In Edward Albee’s “Who’s Afraid of Virginia Woolf?” made famous by the 1966 Elizabeth Taylor-Richard Burton film, George and Martha tear each other apart with their alcohol-fueled caustic banter.

“I think, actually, the play is ultimately much more hopeful and positive than that,” explains Mike Donahue, who is directing the Weston Playhouse production.

“It’s asking people to be honest with themselves about their failures and shortcomings — and it’s not always done in the healthiest and most holistic way along the way.

“But I do think it’s about being honest,” he said before a Saturday rehearsal.

Weston Playhouse Theatre Company will present Albee’s 1962 masterpiece Aug. 15 — Sept. 1 at Weston Playhouse. It won both the 1963 Tony Award for Best Play and the 1962–63 New York Drama Critics’ Circle Award for Best Play, and the film earned five Academy Awards, including best actress for Taylor and best supporting actress for Sandy Dennis.

The comedy-drama examines the complexities of the marriage of George and Martha, settled into middle-age life in a small university. He’s a frustrated associate professor of history, and she, the daughter of the school’s president, is frustrated with her husband.

Coming home from a faculty party, Martha announces that she has invited a young couple over for drinks. When Nick, an ambitious biology professor, and his naïve wife Honey arrive, the fireworks begin. They attempt to leave, but soon find themselves willing participants in a dissection of all of their lives. It’s vicious, it’s funny, and it’s touching.

“First of all, I think Albee is brilliant,” Donahue said. “One thing so incredible about the play is that it is so provocatively honest about human beings, and it breaks through — and asks us to break through — going against politeness and formalities to actually be honest about who people are and how ugly human beings can be. And to be honest about that is really critical.

“It’s not a punishing thing either,” Donahue said. “It’s just an acknowledgement of all of the depths of who people actually are.”

A big part of the power of this play is its unique language.

“It feels like jazz in a way,” Donahue said. “The rhythms are so intricate and so complicated. There is really a way in which it just feels like it is spontaneously improvised between these four people because of the flow and the way the language doubles back on itself. The circularity of what people crash into is electric and thrilling.”

In some approaches to “Who’s Afraid of Virginia Woolf” George and Martha simply hate each other.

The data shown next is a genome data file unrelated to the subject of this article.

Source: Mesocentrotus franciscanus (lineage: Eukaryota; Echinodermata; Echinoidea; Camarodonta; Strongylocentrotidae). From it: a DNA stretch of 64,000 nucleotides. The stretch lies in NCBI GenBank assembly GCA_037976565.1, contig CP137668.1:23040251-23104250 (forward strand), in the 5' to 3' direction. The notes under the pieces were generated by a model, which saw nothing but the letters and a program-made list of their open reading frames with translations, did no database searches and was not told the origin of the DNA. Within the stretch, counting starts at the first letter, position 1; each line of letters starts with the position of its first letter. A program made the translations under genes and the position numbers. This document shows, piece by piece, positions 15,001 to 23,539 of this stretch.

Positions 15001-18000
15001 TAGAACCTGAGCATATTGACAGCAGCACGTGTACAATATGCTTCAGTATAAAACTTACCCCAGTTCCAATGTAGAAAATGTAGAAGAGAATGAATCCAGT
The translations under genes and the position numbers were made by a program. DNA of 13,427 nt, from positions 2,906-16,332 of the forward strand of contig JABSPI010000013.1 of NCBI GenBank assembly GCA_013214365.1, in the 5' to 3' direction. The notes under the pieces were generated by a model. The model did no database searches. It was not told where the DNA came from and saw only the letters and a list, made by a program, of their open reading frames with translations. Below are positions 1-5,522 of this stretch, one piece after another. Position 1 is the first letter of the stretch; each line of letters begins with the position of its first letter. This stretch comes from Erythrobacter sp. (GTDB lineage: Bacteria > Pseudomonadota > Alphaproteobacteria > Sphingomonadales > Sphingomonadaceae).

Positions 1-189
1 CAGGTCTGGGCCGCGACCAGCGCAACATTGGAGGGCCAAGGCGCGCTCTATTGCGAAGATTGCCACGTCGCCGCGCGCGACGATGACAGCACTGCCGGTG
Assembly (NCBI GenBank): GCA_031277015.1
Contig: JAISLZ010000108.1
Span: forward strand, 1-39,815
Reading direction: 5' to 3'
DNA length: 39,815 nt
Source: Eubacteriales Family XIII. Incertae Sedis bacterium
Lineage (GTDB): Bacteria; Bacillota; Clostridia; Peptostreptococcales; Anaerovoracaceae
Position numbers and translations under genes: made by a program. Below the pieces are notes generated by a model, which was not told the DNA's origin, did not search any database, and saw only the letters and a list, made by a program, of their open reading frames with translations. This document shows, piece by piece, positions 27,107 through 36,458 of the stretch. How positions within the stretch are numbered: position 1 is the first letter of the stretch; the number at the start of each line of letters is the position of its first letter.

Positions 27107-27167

“Then there’s nothing at stake in the play,” Donahue said. “Actually, it is so volatile and toxic because they love one another so deeply that they want to fight for one another. And they’ve gotten to a place where that marriage is so rough for both of them. What worked so well between the two of them has stopped working.”

Some, like Donahue, see the play as something of a romance.

“The deeper we get into it, I think the love between George and Martha is so profound,” Donahue said. “I think they’re soul mates in a way. They have nobody else in the world who understands them in the way their partner does.

“They have nobody else who keeps up with them,” he said. “They have nobody else who is as loyal or as deeply connected to them.”

The play is also an authentic look at the underside of academia.

“I spent a number of years as a student in elite schools, and the small-town academic politics of that world are so in this play,” Donahue said. “The backstabbing, the faculty beds, the incredible ambition that’s there, all of that is very real.”

Donahue aims for the Weston production to ultimately be hopeful and positive.

“I really do believe what happens over the course of this evening for George and Martha is a necessary thing if they’re going to be able to survive as a couple,” he said. “I think this is a moment when their relationship requires a major reconfiguration — and I think that happens.”

And entertaining.

“Actually I think the play is wildly funny, raucously so,” Donahue said. “And I do think Albee is a provocateur — and I think the play is incredibly provocative.”

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